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A CurtainUp Review
By Elyse Sommer
Night Must Fall and Angel Street both began life on stage and later became golden oldie movie classics. Angel Street's movie version became Gaslight, a renaming inspired by the on-and-off flickering of the gas lit fixtures which figure so importantly in the spine tingling events. Variations of "are you trying to gaslight me?" have outlived both play and movie as a common expression for actions which seem destined to make someone feel deranged. This season, both these plays have been pulled out of the theatrical morgue by two very able directors, Night Must Fall (see link) by John Tillinger and Angel Street by Rob Urbinati.
Though without a cast of bankable box office names or a modish film noir style setting, the production of Angel Street currently at the Pearl Theatre Company's East Village space is the more satisfying of the two by far. That's not to say that Patrick Hamilton's story about a sensitive woman whose husband has just about convinced her that her sanity is disintegrating is the stuff of great dramatic literature. But its author had knack for pulling out every stop to keep audiences glued to the edge of their seats. Thus, even though melodramas were already considered passé in 1938 when Angel Street premiered, its multitude of suspense elements proved there was life in the well-made Victorian spine tingler after all. A diabolical killer and seducer, spousal abuse in the parlor and probably the bedroom as well, bigamy, lost rubies, mysterious footfalls and light shifts , locked drawers and rooms and an insistently persistent policeman -- that's a fairly complete list of the elements Hamilton managed to stuff into his three acts.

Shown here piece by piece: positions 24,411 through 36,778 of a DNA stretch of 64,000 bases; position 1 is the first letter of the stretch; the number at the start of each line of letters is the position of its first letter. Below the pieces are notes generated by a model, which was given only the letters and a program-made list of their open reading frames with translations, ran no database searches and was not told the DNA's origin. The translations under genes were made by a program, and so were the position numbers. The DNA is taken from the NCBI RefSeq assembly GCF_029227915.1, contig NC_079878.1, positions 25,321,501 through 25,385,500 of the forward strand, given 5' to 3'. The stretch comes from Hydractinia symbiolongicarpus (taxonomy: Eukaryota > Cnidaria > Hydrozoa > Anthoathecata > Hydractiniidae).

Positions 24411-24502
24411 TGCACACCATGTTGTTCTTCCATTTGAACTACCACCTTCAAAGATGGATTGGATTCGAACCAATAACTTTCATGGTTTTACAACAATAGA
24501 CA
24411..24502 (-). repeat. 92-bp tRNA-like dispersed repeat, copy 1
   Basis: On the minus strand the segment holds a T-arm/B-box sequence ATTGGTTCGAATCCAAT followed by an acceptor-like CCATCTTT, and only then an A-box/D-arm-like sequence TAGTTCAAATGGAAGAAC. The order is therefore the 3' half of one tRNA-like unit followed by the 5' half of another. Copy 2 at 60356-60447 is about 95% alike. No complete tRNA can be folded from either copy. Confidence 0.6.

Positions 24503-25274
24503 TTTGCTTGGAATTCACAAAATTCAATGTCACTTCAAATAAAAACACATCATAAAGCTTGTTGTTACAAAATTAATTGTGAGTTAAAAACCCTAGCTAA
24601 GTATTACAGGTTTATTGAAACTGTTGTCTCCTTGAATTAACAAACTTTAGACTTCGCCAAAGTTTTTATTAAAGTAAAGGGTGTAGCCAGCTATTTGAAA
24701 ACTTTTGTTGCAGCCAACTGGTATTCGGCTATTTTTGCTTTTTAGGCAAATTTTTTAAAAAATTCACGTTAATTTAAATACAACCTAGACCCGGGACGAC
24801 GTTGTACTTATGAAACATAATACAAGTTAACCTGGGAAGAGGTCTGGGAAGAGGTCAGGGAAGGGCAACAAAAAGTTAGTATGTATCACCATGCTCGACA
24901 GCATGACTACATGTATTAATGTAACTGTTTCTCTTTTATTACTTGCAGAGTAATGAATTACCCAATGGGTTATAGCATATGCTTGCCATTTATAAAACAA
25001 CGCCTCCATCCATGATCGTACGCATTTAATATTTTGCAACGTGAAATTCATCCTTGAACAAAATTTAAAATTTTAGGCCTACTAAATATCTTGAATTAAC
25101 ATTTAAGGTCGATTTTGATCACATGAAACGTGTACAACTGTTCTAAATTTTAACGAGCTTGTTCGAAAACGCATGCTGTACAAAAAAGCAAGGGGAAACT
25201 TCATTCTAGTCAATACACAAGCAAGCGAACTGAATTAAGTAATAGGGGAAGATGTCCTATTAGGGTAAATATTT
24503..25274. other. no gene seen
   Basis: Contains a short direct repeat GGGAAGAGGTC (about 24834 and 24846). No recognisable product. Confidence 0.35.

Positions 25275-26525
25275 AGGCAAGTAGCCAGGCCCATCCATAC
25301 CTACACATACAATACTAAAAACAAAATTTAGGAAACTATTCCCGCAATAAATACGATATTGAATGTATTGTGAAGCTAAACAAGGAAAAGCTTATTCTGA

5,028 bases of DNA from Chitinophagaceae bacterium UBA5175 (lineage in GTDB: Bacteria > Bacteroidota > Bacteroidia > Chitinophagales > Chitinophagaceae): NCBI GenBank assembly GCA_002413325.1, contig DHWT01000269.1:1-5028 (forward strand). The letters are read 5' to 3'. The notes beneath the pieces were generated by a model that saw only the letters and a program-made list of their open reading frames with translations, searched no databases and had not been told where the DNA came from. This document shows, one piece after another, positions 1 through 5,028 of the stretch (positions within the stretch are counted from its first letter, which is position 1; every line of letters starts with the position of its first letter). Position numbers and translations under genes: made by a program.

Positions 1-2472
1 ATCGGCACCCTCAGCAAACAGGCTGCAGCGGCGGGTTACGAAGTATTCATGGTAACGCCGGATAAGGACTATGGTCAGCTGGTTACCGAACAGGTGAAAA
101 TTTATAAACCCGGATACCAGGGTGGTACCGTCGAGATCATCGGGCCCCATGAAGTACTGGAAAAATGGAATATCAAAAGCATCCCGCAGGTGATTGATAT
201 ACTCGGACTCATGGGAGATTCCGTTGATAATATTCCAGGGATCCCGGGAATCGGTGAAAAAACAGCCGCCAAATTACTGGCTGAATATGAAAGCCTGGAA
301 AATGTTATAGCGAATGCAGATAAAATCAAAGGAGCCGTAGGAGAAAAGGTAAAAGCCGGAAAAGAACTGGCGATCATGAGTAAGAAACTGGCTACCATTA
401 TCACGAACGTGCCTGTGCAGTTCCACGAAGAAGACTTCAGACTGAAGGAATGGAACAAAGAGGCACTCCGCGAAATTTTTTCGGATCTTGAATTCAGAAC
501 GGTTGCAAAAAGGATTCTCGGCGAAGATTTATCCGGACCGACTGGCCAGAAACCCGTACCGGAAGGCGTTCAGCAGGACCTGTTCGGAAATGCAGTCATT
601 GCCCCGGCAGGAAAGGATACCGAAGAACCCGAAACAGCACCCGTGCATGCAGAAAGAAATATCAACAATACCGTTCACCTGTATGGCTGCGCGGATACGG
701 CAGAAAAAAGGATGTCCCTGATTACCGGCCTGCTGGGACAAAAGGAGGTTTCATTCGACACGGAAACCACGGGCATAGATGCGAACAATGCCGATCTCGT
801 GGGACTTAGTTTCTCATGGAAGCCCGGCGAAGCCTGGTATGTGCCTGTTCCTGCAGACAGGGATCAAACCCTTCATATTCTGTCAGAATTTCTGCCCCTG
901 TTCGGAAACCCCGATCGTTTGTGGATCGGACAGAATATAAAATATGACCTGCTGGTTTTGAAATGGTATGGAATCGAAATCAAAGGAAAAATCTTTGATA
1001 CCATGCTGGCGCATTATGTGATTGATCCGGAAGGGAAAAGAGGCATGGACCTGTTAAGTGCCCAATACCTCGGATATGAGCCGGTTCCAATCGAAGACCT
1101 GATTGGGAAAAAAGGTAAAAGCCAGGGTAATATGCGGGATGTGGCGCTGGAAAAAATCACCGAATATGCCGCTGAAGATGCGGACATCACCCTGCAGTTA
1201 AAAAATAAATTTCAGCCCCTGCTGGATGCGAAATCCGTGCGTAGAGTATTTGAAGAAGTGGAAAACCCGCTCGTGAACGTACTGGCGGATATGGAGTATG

And now, more than sixty years later, Rob Urbinato has successfully resurrected this plot-heavy antique, adding a touch of sly, underlying humor without removing a single of its many twists and turns. Aided and abetted by six actors seemingly born to the mad doings of this Victorian townhouse, the new Angel Street proves itself alive and well. It achieves the near impossible feat of keeping you entertained, in suspense and amused all at once. A nice hat trick!
Richmond Hoxie plays Mr. Manningham, the obvious villain of the piece, with a restrained ordinariness that in the final analysis makes him every bit as chilling as the hamm-y Vincent Price (in the original) or the debonair Charles Boyer (of the movie version). Carol Schultz is a lovely and effective wife in distress with just enough of a manic gleam in her eyes to put you in suspense as to just how she'll handle her grand finale. In an article in the company's always informative newsletter, Ms. Schultz herself wondered about how she'd bring it off and I'm happy to report that she has done it with great aplomb. She also mentioned the challenge of avoiding a nervous giggle when her stage husband is scaring her to death and to keep from laughing when Dan Daily as the intrepid policeman come to the rescue is so funny. Mr. Daily's Rough is indeed excrutiatingly funny -- someone ought to write a Masterpiece Mystery series around him! -- and Ms. Schultz manages to hide all but a very occasional twitch of the lip. The two maids -- Margot White as Nancy the nasty flirt and Katherine Doyle as the loyal Elizabeth -- also contribute to the overall excellence.
As already stated, Angel Street is hardly a drama of significant social or literary value. But the two hours and ten minutes (including intermission) that you'll spend with the Manningham's and police officer Rough will fly by without a moment's boredom.
CurtainUp's Night Must Fall review